TLSR: What other biotechs with emerging catalysts do you follow?

ES: I like quite a few smaller companies, like Raptor Pharmaceutical Corp. (RPTP:NASDAQ), Celator Pharmaceuticals (CPXX:NASDAQ), Sarepta Therapeutics Inc. (SRPT:NASDAQ), Celldex Therapeutics Inc. (CLDX:NASDAQ), PTC Therapeutics Inc. (PTCT:NASDAQ) and Rockwell Medical Inc. (RMTI:NASDAQ). Each of these has a unique pipeline.

TLSR: Can you synopsize where each of these companies is at in the pipeline?

ES: Raptor Pharmaceutical's main compound is Procysbi. It is already on the market. It was approved in 2013 to treat cystinosis, and it is one of only three such treatments approved in the U.S. Raptor is also studying Huntington's disease and nonalcoholic fatty liver disease, the latter being of notable interest due to its large market size and connection to obesity. Raptor is expecting results from its larger Phase 2b study in H1/15.

Celator Pharmaceuticals is developing CPX-351 for leukemia. It began Phase 3 development in late 2012 with about 300 patients. The first results from this study are expected sometime in Q2/15.
Sarepta Therapeutics has a number of compounds. The most advanced is eteplirsen, developed for a type of muscular dystrophy. We have seen clinical data on it, and it is fairly good, although taken from a small subset. There is a lot of speculation about whether the FDA will accept Sarepta's new drug application (NDA) and what kind of data the agency will require for approval. Sarepta expects to file around the middle of this year. A successful filing and acceptance could move the stock price nicely.

PTC Therapeutics is developing its ataluren compound for muscular dystrophy. The company submitted a rolling NDA to the agency in late December. It is not yet a complete application, but it does allow completed portions of the application to be submitted and reviewed on an ongoing basis. PTC hopes to complete the application in late 2015. We should see the first results from its larger Phase 3 study toward year-end 2015.

Celldex Therapeutics' most advanced candidate is rindopepimut, which is being developed for glioblastoma, brain cancer. Topline results for a large Phase 3 are expected in the middle of this year. If the results prove positive, Celdex shareholders will benefit, as rindopepimut is the firm's main compound in a large treatment space.

Rockwell Medical has a single compound called Triferic. It is being reviewed by the FDA as a treatment for iron deficiency in chronic kidney disease patients. The agency is expected to give a decision on provability by the end of this month.

TLSR: Aside from handicapping the pipeline products, what qualities do you look for in a firm?
ES: It is vitally important to understand the capital structure of a company. As far as a company's potential staying power, I look at the general platform. Is it a stem cell platform? Is it a genetic therapy type of platform? Is it a completely new mechanism of action? Is it something that could be used in various types of diseases?

TLSR: Sounds good, Edward. Thank you for speaking with us.

ES: Thank you, Peter.

Edward Stopke is a financial analyst with BioMedTracker and has been with Sagient Research for three years. He is responsible for day-to-day analysis with the BioMedTracker analyst team, and works with the scientific analysts to determine the financial and market impact of early-stage drugs. In his time with Sagient, Stopke has gained an understanding of the pharmaceutical and biotech development process to better develop revenue models for various indications. Stopke received a bachelor's degree in economics from San Diego State University.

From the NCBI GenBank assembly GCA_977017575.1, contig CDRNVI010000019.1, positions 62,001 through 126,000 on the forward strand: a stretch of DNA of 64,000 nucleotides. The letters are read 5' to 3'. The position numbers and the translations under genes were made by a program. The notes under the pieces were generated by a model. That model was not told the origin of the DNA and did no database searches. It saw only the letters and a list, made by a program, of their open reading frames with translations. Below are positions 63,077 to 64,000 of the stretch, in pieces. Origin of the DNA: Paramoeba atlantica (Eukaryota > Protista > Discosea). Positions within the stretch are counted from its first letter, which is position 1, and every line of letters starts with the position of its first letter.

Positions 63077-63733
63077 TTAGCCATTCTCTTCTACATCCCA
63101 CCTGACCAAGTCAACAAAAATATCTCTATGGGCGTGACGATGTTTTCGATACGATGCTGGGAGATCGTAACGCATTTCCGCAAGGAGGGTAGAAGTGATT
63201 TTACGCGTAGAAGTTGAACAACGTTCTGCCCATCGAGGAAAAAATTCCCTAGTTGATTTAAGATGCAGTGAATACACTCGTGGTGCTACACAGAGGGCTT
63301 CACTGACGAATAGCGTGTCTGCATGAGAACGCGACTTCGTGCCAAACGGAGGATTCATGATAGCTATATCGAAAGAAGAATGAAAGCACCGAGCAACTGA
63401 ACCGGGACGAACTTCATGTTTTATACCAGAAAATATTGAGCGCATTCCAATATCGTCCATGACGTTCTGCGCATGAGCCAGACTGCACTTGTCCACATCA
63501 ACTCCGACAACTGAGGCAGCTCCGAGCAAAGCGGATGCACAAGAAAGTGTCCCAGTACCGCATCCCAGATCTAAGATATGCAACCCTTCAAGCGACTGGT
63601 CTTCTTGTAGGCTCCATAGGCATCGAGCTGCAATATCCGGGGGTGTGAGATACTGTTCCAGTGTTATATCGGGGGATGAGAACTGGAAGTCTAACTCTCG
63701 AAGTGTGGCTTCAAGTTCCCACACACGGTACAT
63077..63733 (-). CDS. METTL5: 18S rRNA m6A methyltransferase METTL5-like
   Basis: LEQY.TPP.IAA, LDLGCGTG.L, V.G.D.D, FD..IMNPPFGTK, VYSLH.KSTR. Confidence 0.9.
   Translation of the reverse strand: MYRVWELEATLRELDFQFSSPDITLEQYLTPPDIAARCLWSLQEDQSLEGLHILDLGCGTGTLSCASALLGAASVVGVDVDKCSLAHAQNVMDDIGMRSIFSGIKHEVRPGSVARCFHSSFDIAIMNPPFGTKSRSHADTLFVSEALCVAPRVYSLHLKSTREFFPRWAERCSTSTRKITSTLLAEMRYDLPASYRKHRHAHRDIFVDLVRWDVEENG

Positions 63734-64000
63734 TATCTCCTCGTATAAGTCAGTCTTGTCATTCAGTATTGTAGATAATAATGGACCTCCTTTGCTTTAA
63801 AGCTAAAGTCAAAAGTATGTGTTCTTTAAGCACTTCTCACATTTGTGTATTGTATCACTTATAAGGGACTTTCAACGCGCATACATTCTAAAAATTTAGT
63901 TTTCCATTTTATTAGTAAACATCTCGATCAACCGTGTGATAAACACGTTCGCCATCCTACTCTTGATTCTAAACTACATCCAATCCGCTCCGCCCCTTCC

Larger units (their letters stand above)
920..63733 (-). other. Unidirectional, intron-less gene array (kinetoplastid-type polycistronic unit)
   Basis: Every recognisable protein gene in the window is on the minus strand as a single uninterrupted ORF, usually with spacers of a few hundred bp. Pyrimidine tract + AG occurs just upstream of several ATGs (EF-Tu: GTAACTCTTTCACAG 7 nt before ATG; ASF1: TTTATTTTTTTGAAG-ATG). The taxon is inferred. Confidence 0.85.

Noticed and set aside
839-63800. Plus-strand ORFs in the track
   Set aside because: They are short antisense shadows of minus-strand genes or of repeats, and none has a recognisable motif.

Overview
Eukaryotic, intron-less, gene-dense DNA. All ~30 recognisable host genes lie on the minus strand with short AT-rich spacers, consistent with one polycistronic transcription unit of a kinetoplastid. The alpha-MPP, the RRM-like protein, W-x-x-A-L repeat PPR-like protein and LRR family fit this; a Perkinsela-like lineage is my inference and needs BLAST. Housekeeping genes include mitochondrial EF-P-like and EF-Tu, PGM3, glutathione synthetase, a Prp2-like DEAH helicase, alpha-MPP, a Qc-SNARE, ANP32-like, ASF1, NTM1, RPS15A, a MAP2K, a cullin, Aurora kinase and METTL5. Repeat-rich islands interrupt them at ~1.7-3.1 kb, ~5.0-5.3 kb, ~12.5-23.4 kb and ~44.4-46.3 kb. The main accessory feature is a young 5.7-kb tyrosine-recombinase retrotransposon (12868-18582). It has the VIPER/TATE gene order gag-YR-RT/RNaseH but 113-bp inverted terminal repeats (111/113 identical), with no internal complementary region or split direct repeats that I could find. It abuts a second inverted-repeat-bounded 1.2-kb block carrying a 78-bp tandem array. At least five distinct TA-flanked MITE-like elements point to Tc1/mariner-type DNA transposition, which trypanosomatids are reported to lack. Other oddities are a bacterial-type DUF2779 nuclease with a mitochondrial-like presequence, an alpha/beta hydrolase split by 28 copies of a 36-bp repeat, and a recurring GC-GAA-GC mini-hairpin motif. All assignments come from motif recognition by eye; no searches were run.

Want to read more Life Sciences Report interviews like this? Sign up for our free e-newsletter, and you'll learn when new articles have been published. To see a list of recent interviews with industry analysts and commentators, visit our Interviews page.

DISCLOSURE:
1) Peter Byrne conducted this interview for Streetwise Reports LLC, publisher of The Gold Report, The Energy Report, The Life Sciences Report and The Mining Report, and provides services to Streetwise Reports as an independent contractor. He or his family own shares of the following companies mentioned in this interview: None.
2) The following companies mentioned in the interview are sponsors of Streetwise Reports: Rexahn Pharmaceuticals Inc., Neuralstem Inc., Athersys Inc. The companies mentioned in this interview were not involved in any aspect of the interview preparation or post-interview editing so the expert could speak independently about the sector. Streetwise Reports does not accept stock in exchange for its services.
3) Edward Stopke: I own, or my family owns, shares of the following companies mentioned in this interview: Gilead Sciences Inc., Sarepta Therapeutics Inc. I personally am, or my family is, paid by the following companies mentioned in this interview: None. My company has a financial relationship with the following companies mentioned in this interview: None. I was not paid by Streetwise Reports for participating in this interview. Comments and opinions expressed are my own comments and opinions. I determined and had final say over which companies would be included in the interview based on my research, understanding of the sector and interview theme. I had the opportunity to review the interview for accuracy as of the date of the interview and am responsible for the content of the interview.